Bulls

Could Cubs have several All-Stars?

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Could Cubs have several All-Stars?

The Cubs entered play Thursday with the worst record in all of baseball. Yet somehow, they actually have several players in the All-Star conversation.

The team may not be doing well, but some Cubs are having good individual seasons.

With the All-Star game roughly a month away, Dale Sveum spoke to the media Wednesday about his players' chances.

"We got a few," the Cubs skipper said. "Ryan Dempster, Alfonso Soriano, Starlin Castro and Bryan LaHair. We got a few that are right there on the bubble. As far as consistency, obviously Dempster doesn't have the wins but he's been as good a starting pitcher as there is in baseball. He's got the real numbers there except the wins.

"Obviously, Sori's past three weeks. If he puts up another four homers and 10 RBIs, it's going to be tough to probably keep him out of it, as well as Dempster...It will be interesting to see what happens."

As a disclaimer, the chances of more than one Cub appearing on the 2012 National League All-Star roster are extremely slim. In this day and age, every team is represented, but the best teams have the most representatives and the worst teams have the least.

That stands to reason. Why should the Cubs have three or four guys make the roster when they have the worst record in the league?

Let's take a look at the four candidates Sveum mentioned (all stats are through June 13):

Alfonso Soriano

Sori took forever to get warmed up, failing to hit a home run until May 15. But he's been on a tear since then, clubbing 12 in the last month. However, that slow start will likely be his doom, as he ranks 12th among NL outfielders in OPS (on-base plus slugging percentage) and is tied with Matt Kemp for eighth in home runs. Kemp has almost 100 less at-bats, though, thanks to two DL stints.

Soriano is also 23rd in the NL in on-base percentage. The All-Star team will feature anywhere from six-to-10 outfielders and there are simply better candidates. Carlos Gonzalez of the Rockies, the Cardinals' Carlos Beltran and the Brewers' Ryan Braun are locks. Giancarlo Stanton of the Marlins, Andrew McCutchen of the Pirates and Melky Cabrera of the Giants are also likely shoe-ins.

Then there's Andre Ethier, who currently leads the NL in RBI with 55, and his teammate, Kemp, who may still get voted in given his superstar status. That leaves Soriano battling with Dexter Fowler, Michael Cuddyer, Jay Bruce, Martin Prado, Michael Bourn, Hunter Pence and Angel Pagan for what may only be one or two spots.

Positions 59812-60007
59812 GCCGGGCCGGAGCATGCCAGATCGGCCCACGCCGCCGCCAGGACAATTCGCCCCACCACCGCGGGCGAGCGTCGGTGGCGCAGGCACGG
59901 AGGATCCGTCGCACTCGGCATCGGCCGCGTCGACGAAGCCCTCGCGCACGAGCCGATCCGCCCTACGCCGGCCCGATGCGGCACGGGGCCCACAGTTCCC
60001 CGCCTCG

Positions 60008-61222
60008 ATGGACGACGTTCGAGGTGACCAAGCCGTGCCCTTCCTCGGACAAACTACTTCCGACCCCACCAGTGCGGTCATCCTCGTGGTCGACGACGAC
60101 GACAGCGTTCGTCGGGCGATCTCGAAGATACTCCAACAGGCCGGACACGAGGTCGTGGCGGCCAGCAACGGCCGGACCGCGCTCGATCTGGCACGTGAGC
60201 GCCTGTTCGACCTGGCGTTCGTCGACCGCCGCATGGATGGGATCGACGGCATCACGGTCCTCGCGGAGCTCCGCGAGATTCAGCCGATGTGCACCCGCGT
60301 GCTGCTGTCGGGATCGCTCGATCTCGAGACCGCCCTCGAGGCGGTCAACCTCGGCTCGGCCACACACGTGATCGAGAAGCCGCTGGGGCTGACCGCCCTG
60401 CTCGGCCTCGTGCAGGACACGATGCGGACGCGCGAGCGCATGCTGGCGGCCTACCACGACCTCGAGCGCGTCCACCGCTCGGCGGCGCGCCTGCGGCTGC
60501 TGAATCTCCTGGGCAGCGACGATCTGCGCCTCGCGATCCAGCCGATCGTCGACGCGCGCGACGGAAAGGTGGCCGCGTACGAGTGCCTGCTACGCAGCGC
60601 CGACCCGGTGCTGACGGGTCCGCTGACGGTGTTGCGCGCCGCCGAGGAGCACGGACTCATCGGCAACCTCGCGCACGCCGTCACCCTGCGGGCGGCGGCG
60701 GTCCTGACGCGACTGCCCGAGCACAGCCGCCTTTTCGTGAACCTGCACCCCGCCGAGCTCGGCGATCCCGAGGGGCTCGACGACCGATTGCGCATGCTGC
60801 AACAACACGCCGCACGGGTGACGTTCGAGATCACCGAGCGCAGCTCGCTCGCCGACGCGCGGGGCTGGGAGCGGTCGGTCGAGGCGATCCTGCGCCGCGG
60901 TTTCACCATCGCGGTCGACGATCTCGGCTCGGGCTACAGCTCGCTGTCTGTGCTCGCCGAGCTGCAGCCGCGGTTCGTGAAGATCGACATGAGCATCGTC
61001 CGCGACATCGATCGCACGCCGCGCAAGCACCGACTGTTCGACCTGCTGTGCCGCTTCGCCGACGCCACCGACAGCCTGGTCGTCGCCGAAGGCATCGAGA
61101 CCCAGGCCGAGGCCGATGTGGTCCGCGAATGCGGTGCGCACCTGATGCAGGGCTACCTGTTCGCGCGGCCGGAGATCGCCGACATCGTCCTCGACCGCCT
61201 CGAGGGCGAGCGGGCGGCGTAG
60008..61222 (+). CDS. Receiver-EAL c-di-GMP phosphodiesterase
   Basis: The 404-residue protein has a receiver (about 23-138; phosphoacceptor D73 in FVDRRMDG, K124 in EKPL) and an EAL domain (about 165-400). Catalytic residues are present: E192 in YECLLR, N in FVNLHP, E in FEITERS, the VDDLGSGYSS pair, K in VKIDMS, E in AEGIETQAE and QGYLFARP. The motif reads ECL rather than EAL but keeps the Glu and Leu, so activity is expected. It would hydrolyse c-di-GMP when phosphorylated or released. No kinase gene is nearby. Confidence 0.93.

Chances: Slim

Bryan LaHair

The best thing going for the Cubs' late-bloomer is the fact that first base in the NL is kind of a crapshoot right now. Ryan Howard is still sidelined and Albert Pujols and Prince Fielder have packed up and switched leagues. That leaves only Joey Votto, who is arguably the best hitter in the game right now.

LaHair is second to only Votto among NL first basemen in average, slugging, OBP and OPS. His 12 home runs leads the group.

Votto is a lock, but only Paul Goldschmidt (.857 OPS) and Adam LaRoche (.848) provide any real competition to LaHair. Because of that, LaHair may very well find his way on the roster, even though his numbers have steadily dropped off of late.

Chances: Decent
Ryan Dempster

If I had to pick one guy to represent the Cubs in the All-Star game, I'd go with Dempster. As Sveum said, Dempster has been one of the best starting pitchers in the game this season, even though he's only picked up two wins. But that's just proof that pitchers shouldn't be judged on wins.

Dempster's 2.31 ERA ranks fifth in the NL and his 1.03 WHIP is good for eighth. The NL has a great collection of starting pitchers to choose from for the All-Star game roster, but Dempser has to be near the top of the list.

Of course, he may not be wearing a Cubs uniform by the time the midsummer classic rolls around next month. Dempster will almost assuredly be traded before August, and a deal could take form over the next few weeks.

Chances: Very good
Starlin Castro

Castro is the Cubs' most marketable player and was the team's only All-Star in 2011. He also has the added advantage of playing at a rather offensively-challenged position.

Castro leads the NL in both hits and average and is fifth in OPS and tied for second with 16 steals.